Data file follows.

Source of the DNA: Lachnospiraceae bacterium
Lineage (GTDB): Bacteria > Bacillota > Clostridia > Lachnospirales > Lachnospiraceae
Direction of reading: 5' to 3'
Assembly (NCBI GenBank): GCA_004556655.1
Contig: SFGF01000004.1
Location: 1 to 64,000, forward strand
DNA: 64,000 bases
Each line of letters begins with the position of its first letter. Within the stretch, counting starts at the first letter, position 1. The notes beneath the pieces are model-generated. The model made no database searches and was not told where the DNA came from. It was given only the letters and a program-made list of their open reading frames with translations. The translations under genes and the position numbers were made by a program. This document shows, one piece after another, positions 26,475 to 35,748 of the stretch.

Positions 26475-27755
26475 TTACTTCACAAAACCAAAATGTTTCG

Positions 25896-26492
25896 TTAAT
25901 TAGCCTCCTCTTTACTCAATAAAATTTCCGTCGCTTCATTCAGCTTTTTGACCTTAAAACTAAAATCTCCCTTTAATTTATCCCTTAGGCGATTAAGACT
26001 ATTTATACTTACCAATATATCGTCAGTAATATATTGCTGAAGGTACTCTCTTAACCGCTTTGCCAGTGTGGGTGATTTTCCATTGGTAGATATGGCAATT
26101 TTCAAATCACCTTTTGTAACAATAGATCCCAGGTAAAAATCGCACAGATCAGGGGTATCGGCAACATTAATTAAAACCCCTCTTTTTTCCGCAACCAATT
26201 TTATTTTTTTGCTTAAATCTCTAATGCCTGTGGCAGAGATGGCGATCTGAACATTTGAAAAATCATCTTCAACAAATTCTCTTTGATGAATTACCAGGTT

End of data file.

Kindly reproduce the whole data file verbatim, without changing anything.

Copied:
Source of the DNA: Lachnospiraceae bacterium
Lineage (GTDB): Bacteria > Bacillota > Clostridia > Lachnospirales > Lachnospiraceae
Direction of reading: 5' to 3'
Assembly (NCBI GenBank): GCA_004556655.1
Contig: SFGF01000004.1
Location: 1 to 64,000, forward strand
DNA: 64,000 bases
Each line of letters begins with the position of its first letter. Within the stretch, counting starts at the first letter, position 1. The notes beneath the pieces are model-generated. The model made no database searches and was not told where the DNA came from. It was given only the letters and a program-made list of their open reading frames with translations. The translations under genes and the position numbers were made by a program. This document shows, one piece after another, positions 26,475 to 35,748 of the stretch.

Positions 26475-27755
26475 TTACTTCACAAAACCAAAATGTTTCG

Positions 25896-26492
25896 TTAAT
25901 TAGCCTCCTCTTTACTCAATAAAATTTCCGTCGCTTCATTCAGCTTTTTGACCTTAAAACTAAAATCTCCCTTTAATTTATCCCTTAGGCGATTAAGACT
26001 ATTTATACTTACCAATATATCGTCAGTAATATATTGCTGAAGGTACTCTCTTAACCGCTTTGCCAGTGTGGGTGATTTTCCATTGGTAGATATGGCAATT
26101 TTCAAATCACCTTTTGTAACAATAGATCCCAGGTAAAAATCGCACAGATCAGGGGTATCGGCAACATTAATTAAAACCCCTCTTTTTTCCGCAACCAATT
26201 TTATTTTTTTGCTTAAATCTCTAATGCCTGTGGCAGAGATGGCGATCTGAACATTTGAAAAATCATCTTCAACAAATTCTCTTTGATGAATTACCAGGTT